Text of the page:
In Win recently released their new BUC mid-tower case to their DESTINY-Lite series. I was lucky enough to get my hands on one to review. How will it compare to it's big brother, the Dragon Rider? Would it make a good candidate for your next build? Well read on to find out more.
Now I'm usually the type to go for large, full-tower type cases, like my Thermaltake Armor or my current HAF X. Mid-towers typically lack the space and features that most full-towers do. However, when space is an issue or you just don't want a gigantic case on or under your desk, the mid-tower fits the bill. So without further adieu, let's see how this one stacks up!
The BUC comes in a a nice glossy full-color box. The film you can see seems to be some kind of protective film on the box. I was able to easily peel it off and it did no harm and left no residue, but why it's there I'm still not sure.
The opposite side has a nice full-color graphic, along with some small feature bubbles at the bottom.
This end shows the specifications of the case.
The other end shows the features in a colorful and picturesque manner.
The case comes shipped like 99% of them do today; wrapped in a plastic bag, then sandwiched between 2 pieces of foam. This case came in plain styrofoam, unlike some cases today that come in a layered closed-cell foam. It did it's job though, as the case arrived without a scratch or dent on it.
Once out of it's styrofoam and plastic packaging, you can get a good look at it. The side panel is meshed and has rubber grommets to allow you to mount a pair of 120mm fans for additional cooling. There is a small locked door that gives you access to the SATA hot-swap bays, but more on that later. It comes equipped with 7 expansion slots and a bottom-mounted PSU. A nice feature with this case is the PSU can be mounted with the fan up or down, to suit your preference or needs. The top of the front panel includes 2 USB 2.0 ports, an audio and mic jack, an e-SATA port, and the power and reset buttons.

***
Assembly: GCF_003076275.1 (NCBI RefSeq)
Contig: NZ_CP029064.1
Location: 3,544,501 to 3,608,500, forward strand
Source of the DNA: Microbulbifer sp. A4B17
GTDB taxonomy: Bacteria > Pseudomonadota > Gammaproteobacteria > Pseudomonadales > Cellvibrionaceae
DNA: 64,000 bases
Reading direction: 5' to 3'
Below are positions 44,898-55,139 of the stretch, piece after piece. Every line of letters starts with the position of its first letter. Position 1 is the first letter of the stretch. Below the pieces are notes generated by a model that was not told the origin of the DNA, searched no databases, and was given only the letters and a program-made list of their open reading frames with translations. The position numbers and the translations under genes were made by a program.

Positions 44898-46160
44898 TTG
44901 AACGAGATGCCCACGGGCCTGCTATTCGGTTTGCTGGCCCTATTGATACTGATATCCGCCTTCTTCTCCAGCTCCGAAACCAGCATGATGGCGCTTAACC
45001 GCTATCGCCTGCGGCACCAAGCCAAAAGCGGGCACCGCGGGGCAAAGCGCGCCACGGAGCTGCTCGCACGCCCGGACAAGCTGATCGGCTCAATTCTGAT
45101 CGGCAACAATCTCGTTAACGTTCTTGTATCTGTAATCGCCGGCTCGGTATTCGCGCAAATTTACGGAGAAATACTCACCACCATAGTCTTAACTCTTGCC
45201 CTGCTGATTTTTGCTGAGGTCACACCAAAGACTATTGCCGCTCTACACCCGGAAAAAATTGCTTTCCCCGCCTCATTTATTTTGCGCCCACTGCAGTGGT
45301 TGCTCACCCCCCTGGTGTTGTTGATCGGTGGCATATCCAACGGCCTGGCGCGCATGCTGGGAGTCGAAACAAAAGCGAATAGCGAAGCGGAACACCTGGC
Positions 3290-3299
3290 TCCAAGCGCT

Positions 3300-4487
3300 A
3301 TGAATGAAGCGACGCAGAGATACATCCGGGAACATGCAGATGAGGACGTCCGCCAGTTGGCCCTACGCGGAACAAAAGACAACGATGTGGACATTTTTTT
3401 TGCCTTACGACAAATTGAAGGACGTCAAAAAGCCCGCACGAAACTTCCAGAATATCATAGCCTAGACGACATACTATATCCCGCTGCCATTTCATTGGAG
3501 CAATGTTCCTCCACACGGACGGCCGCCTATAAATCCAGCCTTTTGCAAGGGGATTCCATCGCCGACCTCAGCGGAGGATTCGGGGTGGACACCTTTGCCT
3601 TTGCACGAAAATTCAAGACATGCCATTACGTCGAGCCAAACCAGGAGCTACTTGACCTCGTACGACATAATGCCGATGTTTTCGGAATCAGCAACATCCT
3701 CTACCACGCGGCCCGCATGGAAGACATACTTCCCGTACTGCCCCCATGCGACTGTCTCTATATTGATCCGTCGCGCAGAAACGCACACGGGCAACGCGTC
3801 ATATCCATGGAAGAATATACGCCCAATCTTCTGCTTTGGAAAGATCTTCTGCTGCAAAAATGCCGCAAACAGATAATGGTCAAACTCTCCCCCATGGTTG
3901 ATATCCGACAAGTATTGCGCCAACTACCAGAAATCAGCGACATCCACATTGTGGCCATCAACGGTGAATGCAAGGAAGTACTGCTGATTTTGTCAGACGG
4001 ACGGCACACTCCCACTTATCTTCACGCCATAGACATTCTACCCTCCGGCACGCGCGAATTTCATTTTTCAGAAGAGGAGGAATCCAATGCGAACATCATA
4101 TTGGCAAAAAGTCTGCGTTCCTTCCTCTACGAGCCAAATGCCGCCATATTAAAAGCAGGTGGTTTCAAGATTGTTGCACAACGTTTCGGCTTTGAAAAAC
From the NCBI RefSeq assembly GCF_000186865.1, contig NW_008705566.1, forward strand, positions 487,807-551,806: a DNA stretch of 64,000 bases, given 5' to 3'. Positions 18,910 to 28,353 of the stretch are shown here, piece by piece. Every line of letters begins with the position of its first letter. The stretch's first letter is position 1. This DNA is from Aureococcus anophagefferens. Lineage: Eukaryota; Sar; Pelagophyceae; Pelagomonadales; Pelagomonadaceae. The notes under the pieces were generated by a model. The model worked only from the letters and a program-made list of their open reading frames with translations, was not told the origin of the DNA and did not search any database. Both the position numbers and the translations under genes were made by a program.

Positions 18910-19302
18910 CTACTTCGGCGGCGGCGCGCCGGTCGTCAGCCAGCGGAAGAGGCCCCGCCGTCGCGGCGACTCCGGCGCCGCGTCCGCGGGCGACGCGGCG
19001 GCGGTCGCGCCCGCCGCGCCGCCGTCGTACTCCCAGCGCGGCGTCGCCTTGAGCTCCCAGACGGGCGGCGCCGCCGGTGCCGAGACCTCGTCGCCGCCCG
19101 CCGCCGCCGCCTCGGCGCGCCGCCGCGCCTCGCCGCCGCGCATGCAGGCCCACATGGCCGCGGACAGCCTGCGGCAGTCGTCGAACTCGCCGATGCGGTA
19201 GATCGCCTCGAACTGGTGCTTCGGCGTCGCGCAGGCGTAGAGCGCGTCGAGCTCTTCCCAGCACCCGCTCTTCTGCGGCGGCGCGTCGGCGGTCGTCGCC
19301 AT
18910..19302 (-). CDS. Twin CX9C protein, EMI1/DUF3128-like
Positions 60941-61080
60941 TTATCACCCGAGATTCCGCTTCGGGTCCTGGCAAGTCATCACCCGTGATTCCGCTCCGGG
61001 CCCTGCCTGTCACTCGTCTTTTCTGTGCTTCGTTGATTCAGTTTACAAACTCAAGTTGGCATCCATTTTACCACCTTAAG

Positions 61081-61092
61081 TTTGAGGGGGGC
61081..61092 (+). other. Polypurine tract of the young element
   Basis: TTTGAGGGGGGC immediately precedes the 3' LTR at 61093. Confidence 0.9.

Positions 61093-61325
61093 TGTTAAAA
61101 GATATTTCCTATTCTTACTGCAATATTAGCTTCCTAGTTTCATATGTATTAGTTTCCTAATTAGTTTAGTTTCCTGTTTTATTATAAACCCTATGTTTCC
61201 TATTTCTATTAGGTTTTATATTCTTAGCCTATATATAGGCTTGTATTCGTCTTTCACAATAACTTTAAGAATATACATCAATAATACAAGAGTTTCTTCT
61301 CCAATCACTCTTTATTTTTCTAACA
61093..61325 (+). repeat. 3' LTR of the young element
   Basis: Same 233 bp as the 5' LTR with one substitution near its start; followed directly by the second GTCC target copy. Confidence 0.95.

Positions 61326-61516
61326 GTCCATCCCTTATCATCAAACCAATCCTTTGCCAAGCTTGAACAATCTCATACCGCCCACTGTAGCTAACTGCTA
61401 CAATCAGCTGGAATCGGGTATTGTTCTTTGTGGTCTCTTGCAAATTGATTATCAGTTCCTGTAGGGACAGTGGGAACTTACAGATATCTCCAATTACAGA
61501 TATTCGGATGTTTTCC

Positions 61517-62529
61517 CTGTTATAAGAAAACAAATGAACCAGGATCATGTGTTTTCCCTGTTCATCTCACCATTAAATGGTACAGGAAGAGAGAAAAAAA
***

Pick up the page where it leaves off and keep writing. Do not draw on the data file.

The box inside contains the keys to the hot-swap door, a speaker, zip ties, a molex to 3-pin fan adapter, all the mounting hardware, and a bag full of screws and rubber grommets to secure your HDD into the hot-swap trays.
With the side panel removed, you can see the HDD bays and 5.25" bay tool-free mechanisms. One thing I didn't show here but love are the clips to remove both side panels (seen in the pictures above). You simply pop the clips, then slide the panel back and out. No more thumbscrews!
One thing I like about this case is that the USB 3.0 cable runs through the top panel and out the back, unlike some others that run through the inside then out through a grommet in the back. The rear 120mm fan is rubber-mounted as well, for a nice touch. You can also see the pair of rubber grommets to accommodate an external radiator.